The Volokh Conspiracy

Mostly law professors | Sometimes contrarian | Often libertarian | Always independent


When should voters march to the beat of scientists?


Demonstrators hold placards during the March for Science protest at Martin Place in Sydney, Australia, 22 April 2017. EPA/DAVID MOIR

Today's March for Science protests are at least in part motivated by concerns that the Trump Administration is ignoring scientific expertise. The protesting scientists and their supporters hope to persuade the public to put more faith in the views of the scientific community and elect politicians who will do the same. This raises the question of the extent to which voter deference to scientists' views is in fact a good idea. I wrote a detailed post about this very issue back in 2015. And it seems even more relevant today than back then:

A recent Pew Research Center study shows that scientists and the general public disagree on a wide range of science-related public policy issues. For example, the survey finds that 87 percent of scientists, but only 37 percent of the general public believe that it is safe to eat genetically modified foods…. Relative to the public, scientists are much more supportive of nuclear power and the use of animals in scientific research, and much less supportive of offshore drilling. Also, some 87 percent of scientists believe that climate change is mostly due to human activity, a view shared by only 50 percent of the public…

Given my research on political ignorance, it is tempting for me to conclude that the answer is almost always "yes." The majority of the public is often ignorant about basic facts about government and politics, and their scientific knowledge is also far from impressive. You don't have to believe that scientists are always right about scientific issues to conclude that they are on average more likely to be right than generally ignorant voters are….

The above reasoning has some merit. But it is important to avoid conflating two different kinds of "scientific" issues. Some of the questions addressed in the Pew survey are almost purely technical questions. For example, the issue of whether GMO foods or foods treated with pesticides are safe, or the issue of whether human activity is the main cause of climate change. On these sorts of technical matters, scientists are indeed likely to know much more than most ordinary people, and there is a good case for deferring to them. But some seemingly scientific policy issues actually include major nontechnical components on which scientists are not likely to have specialized knowledge….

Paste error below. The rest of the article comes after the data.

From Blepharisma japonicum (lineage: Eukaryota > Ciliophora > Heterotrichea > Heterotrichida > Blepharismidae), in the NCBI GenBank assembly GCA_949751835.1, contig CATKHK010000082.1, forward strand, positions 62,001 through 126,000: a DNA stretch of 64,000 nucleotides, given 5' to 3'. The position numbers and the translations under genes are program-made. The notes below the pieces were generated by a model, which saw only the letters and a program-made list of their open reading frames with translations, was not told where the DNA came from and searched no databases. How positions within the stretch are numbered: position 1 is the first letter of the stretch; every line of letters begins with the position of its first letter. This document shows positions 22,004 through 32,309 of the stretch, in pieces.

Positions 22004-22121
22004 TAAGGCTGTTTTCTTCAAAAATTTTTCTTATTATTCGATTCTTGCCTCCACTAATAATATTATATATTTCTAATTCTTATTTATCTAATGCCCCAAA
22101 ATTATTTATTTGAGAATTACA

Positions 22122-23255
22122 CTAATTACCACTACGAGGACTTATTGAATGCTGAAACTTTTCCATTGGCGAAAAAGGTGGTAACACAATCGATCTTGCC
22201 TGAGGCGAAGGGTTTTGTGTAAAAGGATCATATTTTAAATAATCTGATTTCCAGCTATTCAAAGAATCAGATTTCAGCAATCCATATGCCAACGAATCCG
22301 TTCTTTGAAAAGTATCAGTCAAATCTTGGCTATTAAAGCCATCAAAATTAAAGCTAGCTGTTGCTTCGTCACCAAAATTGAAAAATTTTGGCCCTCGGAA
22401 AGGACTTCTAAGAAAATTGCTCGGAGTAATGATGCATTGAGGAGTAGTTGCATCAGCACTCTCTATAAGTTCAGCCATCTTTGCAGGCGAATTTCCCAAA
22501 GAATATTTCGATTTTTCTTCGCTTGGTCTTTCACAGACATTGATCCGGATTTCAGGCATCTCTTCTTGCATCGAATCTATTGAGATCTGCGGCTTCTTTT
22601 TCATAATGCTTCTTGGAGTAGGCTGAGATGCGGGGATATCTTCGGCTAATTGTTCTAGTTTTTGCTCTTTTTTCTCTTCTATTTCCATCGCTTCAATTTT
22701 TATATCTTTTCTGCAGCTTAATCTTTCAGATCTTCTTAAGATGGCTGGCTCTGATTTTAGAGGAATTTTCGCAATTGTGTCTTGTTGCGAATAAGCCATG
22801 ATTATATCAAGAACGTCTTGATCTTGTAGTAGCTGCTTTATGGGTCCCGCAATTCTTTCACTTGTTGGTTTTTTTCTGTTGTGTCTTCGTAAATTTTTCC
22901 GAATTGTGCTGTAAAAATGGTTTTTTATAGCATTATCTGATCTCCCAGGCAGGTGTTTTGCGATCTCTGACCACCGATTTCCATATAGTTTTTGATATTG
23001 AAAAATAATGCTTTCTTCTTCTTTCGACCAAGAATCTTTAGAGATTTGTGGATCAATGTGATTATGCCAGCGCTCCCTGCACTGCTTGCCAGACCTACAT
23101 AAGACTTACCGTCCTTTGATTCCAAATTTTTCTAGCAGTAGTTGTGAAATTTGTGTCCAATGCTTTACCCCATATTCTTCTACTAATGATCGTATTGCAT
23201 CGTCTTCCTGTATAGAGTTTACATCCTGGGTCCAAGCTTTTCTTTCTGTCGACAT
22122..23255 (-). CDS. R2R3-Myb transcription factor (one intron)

Some of the questions raised in the Pew study are actually mixed questions of scientific facts and moral values. For example, the issue of whether animals should be used in scientific research partly depends on the scientific benefits of using them—a question on which scientists have special expertise. But it also depends on the moral status of the animals in question…

Other issues on the survey raise questions of political economy rather than pure science. For example, many more scientists (82 percent) than ordinary people (59 percent) believe that growing population will be a "major" problem in the future. Whether it will be or not depends largely on whether the possible costs of population growth (e.g.—environmental externalities) will outweigh the benefits, such as increased innovation and a greater division of labor. On these latter questions, economists are likely to be more expert than natural scientists are, and economists tend to be much more skeptical of Malthusian arguments than either natural scientists or the general population….

In sum, it makes good sense to defer to the views of experts on areas that are actually within their expertise. But not on questions that may seem related, but actually are distinct. Telling the difference isn't always easy. Here, as elsewhere, being a responsible, well-informed voter turns out to be a lot harder than we might think.

The original 2015 post includes many additional details and qualifications, such as a discussion of how to deal with claims that scientists' views should be discounted because they may be biased by ideology or self-interest.

It is also important to remember that the tendency to dismiss scientific evidence inimical to one's preconceptions is not limited to any one side of the political spectrum. Both left and right often reject the scientific consensus when it cuts against their preconceptions. Global warming (which scientists overwhelmingly believe is caused by human activity) is a good example on the right, and perceptions of GMO foods (which experts overwhelmingly believe to be safe) are a notable example on the left. Partisan and ideological bias in assessing political issues are ubiquitous problems.

Some might think that deferring to expert opinion is never justified. We should instead evaluate the relevant evidence for ourselves. But, given limitations of time, energy, and knowledge, some degree of reliance on experts is virtually unavoidable.

Overall, we can learn a lot from scientists on a variety of policy issues. But only if we are willing to acknowledge the limits of their expertise and try to control our own biases and preconceptions.